As a child who grew up on a diary farm I know the importance of a reliable supply of electricity. It seems extraordinary to me that on the farm when there was storm and tempest that our electricity supply was more reliable than it is now in many suburban areas. Cows suffer badly if they are used to being milked twice a day and then don't get milked, so every dairy farmer has a plan B in case of power failure. As far as I can recall, on our farm plan B only came into action twice, once mid milking when all the cups fell off the cows' teats.
I recall the first time that the power went off Father backed the tractor, the Fordson Major, into near the vacuum pump and the tractor had a spinning wheel at the side of it. A belt about 15cm wide was put onto the spinning wheel to the vacuum pump. Yes, no Occupational Health and Safety back then. The cows were milked. It was very brief period in my memory when the milk was put into large and battered cans. Not long after taking over the farm Father bought a large refrigerated vat with the most interesting to me stirring mechanism. I remember the truck collection parking place was higher than the vat, so the milk must have been pumped by the truck into its vat, rather than it being a gravity feed.
The second time power was off at milking time was when we had a new John Deere tractor. It did not have an exposed spinning wheel, only a power take off. I don't know how it worked but the power take off was rigged to run the milking vacuum pump.
That the electricity supply in the bush was so reliable is remarkable and a credit to the government owned State Electricity Commission. If the supply did fail, it was repaired very quickly. Now with privatised power delivery, people in Melbourne suburbs can wait for a day for power to be reinstated after bad weather has caused the system to fail. God knows what dairy farmers do.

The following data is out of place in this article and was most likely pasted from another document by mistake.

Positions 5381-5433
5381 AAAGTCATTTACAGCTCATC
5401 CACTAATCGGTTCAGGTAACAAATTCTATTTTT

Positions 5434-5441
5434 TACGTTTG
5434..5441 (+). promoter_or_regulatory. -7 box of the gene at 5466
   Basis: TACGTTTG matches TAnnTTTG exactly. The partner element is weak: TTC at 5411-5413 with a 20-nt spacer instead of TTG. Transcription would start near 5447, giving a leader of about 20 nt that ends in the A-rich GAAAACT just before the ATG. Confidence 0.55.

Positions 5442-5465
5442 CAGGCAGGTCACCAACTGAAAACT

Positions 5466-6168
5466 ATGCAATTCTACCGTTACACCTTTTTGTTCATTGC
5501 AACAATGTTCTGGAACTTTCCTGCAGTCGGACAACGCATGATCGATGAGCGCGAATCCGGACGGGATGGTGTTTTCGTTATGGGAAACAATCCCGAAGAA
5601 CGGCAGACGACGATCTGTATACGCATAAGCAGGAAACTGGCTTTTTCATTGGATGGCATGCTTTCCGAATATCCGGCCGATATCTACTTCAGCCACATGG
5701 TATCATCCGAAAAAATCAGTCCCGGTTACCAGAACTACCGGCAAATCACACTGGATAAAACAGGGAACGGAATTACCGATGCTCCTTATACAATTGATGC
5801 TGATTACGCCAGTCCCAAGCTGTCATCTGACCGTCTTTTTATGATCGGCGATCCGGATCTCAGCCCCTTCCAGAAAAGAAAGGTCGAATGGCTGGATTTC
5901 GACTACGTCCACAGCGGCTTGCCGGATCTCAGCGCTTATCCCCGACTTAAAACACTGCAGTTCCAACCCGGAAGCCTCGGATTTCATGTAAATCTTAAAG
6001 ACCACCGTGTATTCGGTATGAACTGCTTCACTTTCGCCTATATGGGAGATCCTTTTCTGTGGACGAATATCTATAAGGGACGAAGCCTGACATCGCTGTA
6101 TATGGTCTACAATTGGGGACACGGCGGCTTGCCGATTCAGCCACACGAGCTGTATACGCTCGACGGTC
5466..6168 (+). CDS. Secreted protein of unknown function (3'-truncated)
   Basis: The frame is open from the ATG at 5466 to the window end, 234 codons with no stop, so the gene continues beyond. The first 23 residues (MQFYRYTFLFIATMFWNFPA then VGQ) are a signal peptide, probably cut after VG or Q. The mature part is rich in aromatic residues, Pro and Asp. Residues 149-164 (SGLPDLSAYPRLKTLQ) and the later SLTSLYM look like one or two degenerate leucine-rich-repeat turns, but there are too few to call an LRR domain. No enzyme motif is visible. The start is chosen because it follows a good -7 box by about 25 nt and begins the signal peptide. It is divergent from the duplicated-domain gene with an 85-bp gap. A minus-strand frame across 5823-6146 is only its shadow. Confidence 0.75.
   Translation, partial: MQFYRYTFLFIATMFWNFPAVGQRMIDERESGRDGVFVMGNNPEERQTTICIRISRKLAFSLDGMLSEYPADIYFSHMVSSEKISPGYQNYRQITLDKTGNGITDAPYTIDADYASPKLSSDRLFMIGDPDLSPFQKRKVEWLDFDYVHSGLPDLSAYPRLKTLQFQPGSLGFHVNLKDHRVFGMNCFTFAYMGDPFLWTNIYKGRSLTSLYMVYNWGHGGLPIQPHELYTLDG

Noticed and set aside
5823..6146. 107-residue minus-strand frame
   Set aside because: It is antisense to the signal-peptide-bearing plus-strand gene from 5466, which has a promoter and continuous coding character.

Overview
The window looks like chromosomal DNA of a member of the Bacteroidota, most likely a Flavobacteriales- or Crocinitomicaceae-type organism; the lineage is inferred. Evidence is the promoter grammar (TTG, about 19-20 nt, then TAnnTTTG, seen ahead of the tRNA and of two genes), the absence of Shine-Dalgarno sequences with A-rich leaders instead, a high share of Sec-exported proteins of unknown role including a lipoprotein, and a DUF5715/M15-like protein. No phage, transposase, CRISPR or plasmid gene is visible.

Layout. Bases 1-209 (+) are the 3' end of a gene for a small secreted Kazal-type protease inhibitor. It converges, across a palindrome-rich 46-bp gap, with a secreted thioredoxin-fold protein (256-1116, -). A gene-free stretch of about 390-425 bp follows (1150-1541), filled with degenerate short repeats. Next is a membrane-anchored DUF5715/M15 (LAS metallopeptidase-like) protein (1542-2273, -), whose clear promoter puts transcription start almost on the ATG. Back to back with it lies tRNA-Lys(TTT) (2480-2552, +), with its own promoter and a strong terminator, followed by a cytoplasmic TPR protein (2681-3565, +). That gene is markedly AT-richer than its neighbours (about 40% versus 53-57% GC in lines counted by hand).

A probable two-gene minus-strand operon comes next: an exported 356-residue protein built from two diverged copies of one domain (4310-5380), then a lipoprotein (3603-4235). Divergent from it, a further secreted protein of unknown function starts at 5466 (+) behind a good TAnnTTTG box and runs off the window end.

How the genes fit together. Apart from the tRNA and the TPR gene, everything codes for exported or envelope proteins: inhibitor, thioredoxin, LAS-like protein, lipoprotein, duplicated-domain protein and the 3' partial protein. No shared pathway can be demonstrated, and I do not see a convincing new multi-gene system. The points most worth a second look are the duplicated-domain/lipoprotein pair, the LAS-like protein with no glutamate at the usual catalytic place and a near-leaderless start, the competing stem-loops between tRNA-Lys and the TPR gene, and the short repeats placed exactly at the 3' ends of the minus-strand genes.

These memories all flooded back as I was staring at the live time power price graphs being displayed in the Hydro Discovery Centre in Cooma. The government owned New South Wales power supply was paying heaps for power back to the private generation companies of Victoria and Queensland. In the days of the aforementioned SEC, it was the role of the government owned authority to generate sufficient power at a reasonable cost and keep the electricity system reliable. How the world has changed.
Anyways, as my grandpop used to say, back to the Fordson tractor. I have ascertained that it was a Fordson E27N Major and it was a curious beast. It did not have as starter motor and had to be crank started. It was started on petrol and then switched over to more economical power kerosene.
Here is a photo by Hugh McCall. You can see the wheel that would spin and power things by a belt. My memory tells me it was on the other side of the tractor, but I think this is an English model, so maybe it is different, or it could be that childhood memories are not reliable and perhaps the SEC was not as good as I remember it to be either. Ours did not have headlights or tailights. I expect they were snapped off.
Looks like an inconic grey Massey Ferguson in the corner of the shot. I don't think the plentiful Fordson was iconic to Australians.